U.S. President Donald Trump has proposed a 28 percent budget cut in U.S. diplomacy and foreign aid next year that would reduce funding to the United Nations, USAID, and other aid agencies.
With the cuts, Trump hopes to boost funding for new U.S. military programs and free up funds for his plans to build a wall on America’s border with Mexico, reports the BBC.
If approved by Congress, the proposals will see State Department funding cut by $10.9 billion (£8.9bn) or 28 percent and the Environmental Protection Agency funding cut by $2.6 billion or 31 percent. The proposal also seeks to convert some U.S. military grants into repayable loans.
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Experts and other donor partners warn that the proposed funding cuts could negatively affect humanitarian efforts on the African continent and elsewhere.
A 21 percent cut in the funding of the Agriculture Department would end a popular program that helps U.S. farmers donate crops for overseas food aid.
Also affected by Trump’s budget cuts are the U.S. Institute of Peace, which works to prevent, mitigate, and resolve violent conflict around the world, and the U.S. African Development Foundation, which provides seed money and other support to African-owned and- led enterprises in poor and vulnerable communities in about 20 African countries.
During his presidential campaign, Mr. Trump pledged to unleash a barrage of budgetary reforms as part of what he called his “American First Policy,” which would see cuts to America’s contribution to foreign humanitarian assistance, the fight against climate change, and military grants to some of America’s closest diplomatic partners.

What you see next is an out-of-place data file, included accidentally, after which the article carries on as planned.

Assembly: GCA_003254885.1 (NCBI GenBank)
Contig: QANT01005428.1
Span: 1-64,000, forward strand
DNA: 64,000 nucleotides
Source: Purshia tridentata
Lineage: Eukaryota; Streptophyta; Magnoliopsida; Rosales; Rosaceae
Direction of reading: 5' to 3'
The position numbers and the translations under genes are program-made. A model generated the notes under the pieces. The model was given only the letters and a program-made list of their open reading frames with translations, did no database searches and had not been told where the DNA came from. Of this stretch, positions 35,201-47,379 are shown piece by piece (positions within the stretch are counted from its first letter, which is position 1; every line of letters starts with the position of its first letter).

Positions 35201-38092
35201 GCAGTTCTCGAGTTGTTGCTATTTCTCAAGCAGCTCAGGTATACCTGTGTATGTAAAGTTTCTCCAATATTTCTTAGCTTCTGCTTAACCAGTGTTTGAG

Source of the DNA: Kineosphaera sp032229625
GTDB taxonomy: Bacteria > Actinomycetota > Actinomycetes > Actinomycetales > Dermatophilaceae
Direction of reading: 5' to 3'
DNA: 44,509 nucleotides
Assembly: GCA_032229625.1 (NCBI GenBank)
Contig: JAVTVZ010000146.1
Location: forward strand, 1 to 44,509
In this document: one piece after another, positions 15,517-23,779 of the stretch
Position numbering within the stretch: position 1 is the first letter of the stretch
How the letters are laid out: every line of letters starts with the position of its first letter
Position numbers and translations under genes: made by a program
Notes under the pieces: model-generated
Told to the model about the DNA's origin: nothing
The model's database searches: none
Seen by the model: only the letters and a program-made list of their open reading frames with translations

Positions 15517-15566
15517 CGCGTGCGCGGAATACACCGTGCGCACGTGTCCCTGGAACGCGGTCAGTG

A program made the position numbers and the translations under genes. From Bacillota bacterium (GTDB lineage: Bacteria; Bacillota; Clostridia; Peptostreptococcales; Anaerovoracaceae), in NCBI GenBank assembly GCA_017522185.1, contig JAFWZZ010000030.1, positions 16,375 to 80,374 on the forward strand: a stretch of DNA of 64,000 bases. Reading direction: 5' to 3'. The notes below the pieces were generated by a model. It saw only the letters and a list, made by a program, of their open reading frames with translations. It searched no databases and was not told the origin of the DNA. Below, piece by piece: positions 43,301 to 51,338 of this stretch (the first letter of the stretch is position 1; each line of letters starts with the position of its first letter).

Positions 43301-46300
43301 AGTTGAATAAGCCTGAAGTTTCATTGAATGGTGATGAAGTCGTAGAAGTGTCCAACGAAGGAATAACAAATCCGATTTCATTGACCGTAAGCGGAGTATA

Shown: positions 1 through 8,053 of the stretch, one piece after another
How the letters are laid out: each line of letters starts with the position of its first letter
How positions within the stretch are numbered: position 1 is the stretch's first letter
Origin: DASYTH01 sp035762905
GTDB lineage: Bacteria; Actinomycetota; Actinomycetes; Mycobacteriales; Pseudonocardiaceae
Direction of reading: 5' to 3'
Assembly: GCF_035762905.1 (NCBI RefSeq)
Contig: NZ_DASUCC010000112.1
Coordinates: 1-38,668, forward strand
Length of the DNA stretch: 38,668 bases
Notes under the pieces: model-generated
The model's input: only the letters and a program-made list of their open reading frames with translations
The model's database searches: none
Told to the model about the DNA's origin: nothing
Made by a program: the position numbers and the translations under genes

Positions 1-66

In Mr. Trump’s budget proposal, though, U.S. funding for the war against HIV/AIDS in sub-Saharan Africa was untouched. America provides about two-thirds of the total funding for international assistance in the war against HIV/AIDS. Most of that funding offsets nearly 80 percent of the cost of antiretroviral treatments in countries such as, Ghana, Guinea, Malawi, Namibia, and Tanzania.
The UK Guardian reports that while the United States has the world’s largest development aid budget, it is actually one of the least-generous countries in relative terms.
To put this in context, U.S. spending on foreign aid in 2015 stood at just 0.17 percent of gross national income, compared to the United Kingdom, which amounted to 0.7 percent of the budget.